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Civil engineer produced first abstract paintings in U.S. 100 years ago

Michael Bezilla - April 20, 2010

University Park, Pa. -- One hundred years ago this spring, Manierre Dawson, a 22-year-old civil engineer working in a spare room in his childhood Chicago home, became the first American artist to create abstract paintings. What makes this accomplishment particularly remarkable, according to Randy Ploog, a Penn State art historian who has studied Dawson's life and work, is the fact that the engineer had no art training beyond a high school art class.

Ploog said Dawson (1887-1969), who had never traveled further than Michigan, had no contact with progressive artists in Europe, New York or even his native Chicago. At the time, he was a recent graduate of the Armour Institute of Technology (now the Illinois Institute of Technology) and a first-year employee with the architectural firm of Holabird and Roche. What prompted this young civil engineer to produce these groundbreaking paintings has been one of the great mysteries of modern American art.

"A thorough examination of his paintings and his required engineering curriculum reveals that Dawson's training as a civil engineer contributed directly to his development of abstract art," noted Ploog, who is completing a catalogue raisonné documenting all of Dawson's paintings, watercolors, drawings and sculptures, and has written a number of articles and essays on the artist.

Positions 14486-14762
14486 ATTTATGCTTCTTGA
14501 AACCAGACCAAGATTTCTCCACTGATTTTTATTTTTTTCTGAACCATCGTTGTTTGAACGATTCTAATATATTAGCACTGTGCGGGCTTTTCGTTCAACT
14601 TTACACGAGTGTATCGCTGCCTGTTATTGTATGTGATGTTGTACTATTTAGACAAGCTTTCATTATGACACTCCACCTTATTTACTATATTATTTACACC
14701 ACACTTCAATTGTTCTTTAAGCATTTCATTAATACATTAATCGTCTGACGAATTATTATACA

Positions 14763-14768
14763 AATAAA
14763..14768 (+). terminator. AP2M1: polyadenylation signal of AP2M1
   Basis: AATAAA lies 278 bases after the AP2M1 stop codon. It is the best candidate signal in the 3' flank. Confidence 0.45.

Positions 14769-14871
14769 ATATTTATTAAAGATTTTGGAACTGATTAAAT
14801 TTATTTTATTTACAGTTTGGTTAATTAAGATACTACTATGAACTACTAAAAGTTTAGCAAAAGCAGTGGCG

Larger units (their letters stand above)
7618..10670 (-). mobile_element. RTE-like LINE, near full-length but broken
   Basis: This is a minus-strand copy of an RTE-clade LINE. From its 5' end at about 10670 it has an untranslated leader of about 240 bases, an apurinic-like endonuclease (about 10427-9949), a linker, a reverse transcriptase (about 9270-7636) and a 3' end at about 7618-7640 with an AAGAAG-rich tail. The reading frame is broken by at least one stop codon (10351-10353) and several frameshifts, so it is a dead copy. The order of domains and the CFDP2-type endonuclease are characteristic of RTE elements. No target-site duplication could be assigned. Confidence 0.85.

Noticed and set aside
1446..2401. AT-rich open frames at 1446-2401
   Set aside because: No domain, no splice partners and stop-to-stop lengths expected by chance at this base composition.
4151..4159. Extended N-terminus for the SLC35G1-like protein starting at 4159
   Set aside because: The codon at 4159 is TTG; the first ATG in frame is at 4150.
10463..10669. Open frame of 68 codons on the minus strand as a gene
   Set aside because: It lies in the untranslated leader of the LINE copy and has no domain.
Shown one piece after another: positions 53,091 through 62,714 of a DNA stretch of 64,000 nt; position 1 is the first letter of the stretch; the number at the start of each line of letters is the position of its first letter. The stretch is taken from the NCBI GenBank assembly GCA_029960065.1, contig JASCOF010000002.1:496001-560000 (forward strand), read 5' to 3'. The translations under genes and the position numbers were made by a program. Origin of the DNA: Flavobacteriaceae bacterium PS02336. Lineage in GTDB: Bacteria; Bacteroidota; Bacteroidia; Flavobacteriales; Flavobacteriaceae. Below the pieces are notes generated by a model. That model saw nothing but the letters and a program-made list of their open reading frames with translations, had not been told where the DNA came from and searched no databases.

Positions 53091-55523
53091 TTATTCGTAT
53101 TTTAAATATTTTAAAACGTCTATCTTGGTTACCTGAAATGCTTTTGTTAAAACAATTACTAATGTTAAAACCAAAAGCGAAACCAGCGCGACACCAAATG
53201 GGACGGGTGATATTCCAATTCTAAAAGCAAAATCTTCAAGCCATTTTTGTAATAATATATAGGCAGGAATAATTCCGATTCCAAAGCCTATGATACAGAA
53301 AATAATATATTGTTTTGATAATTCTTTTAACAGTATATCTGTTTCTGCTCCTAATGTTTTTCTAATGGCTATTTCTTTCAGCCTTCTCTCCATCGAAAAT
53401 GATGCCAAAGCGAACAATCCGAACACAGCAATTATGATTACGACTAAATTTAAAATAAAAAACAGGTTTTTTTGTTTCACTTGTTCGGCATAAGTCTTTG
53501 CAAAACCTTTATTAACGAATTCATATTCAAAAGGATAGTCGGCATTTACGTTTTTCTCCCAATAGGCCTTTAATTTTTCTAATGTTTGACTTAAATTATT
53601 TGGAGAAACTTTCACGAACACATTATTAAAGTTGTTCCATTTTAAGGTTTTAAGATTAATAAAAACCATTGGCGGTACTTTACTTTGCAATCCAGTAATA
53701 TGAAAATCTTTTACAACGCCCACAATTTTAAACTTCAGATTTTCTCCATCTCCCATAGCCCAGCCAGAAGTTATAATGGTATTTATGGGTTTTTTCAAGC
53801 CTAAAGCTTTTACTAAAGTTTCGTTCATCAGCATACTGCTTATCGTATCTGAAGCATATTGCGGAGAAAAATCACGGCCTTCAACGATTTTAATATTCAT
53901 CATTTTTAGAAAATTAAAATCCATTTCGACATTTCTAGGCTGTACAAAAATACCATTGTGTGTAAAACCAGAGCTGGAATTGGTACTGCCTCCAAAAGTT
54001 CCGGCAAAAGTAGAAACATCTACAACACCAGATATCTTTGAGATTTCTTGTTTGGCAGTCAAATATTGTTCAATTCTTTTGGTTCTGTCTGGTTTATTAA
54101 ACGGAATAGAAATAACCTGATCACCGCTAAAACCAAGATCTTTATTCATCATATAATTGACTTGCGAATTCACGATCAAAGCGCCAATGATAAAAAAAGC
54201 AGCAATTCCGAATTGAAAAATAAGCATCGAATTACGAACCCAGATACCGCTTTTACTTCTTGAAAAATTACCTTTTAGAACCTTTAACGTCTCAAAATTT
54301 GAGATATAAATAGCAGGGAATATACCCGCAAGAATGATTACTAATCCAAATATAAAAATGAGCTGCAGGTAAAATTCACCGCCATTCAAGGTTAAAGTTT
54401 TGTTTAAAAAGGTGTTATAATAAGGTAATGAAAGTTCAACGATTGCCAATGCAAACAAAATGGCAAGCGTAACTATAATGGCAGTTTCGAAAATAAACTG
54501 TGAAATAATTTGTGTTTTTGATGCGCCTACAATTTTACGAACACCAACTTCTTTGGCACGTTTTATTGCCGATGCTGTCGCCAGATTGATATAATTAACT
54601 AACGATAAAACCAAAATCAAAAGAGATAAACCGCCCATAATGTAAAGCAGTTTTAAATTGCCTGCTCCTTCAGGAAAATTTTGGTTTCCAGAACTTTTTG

Abandoning the representation of the material world -- people and objects -- in favor of the art elements and design principles -- line, color, texture, balance -- was one of the most important aspects of the development of modern art. A crucial milestone in this development was the complete elimination of physical subject matter, resulting in non-representational abstraction. According to conventional histories, modernism, including non-representational abstraction, originated in Europe and spread to the United States. But Ploog points out that Dawson's paintings of April-June 1910 defy this accepted canon.

"Every attempt to link Dawson's paintings to his European contemporaries has proven unsuccessful," Ploog said. "Consequently, art historians have not known how to explain his early accomplishments. For this reason alone his work has not received the recognition it deserves."

As a civil engineering major, Dawson had to study descriptive geometry as well as analytic geometry. Descriptive geometry was a graphic process -- problems were solved at the drawing board. Analytic geometry, on the other hand, was a mathematical process involving equations with variables and other symbols. This distinction between the graphic process of descriptive geometry and symbolic language of analytical geometry provided Dawson the impetus and justification for abstract art.

"His college courses provided not only the visual motifs found in his painting, but also the concept for abstract art itself," said Ploog. "The significance is that his paintings are completely original and completely American. Dawson's paintings demonstrate that creative inspiration can come from any source, regardless of how unlikely, including a civil engineer's mathematics courses."

"Manierre Dawson: Catalogue Raisonné," the largest work devoted to the artist to date, is scheduled for publication in November.

For additional information about Ploog's research about Dawson and examples of Dawson's artwork, click here.

Michael Bezilla

April 20, 2010



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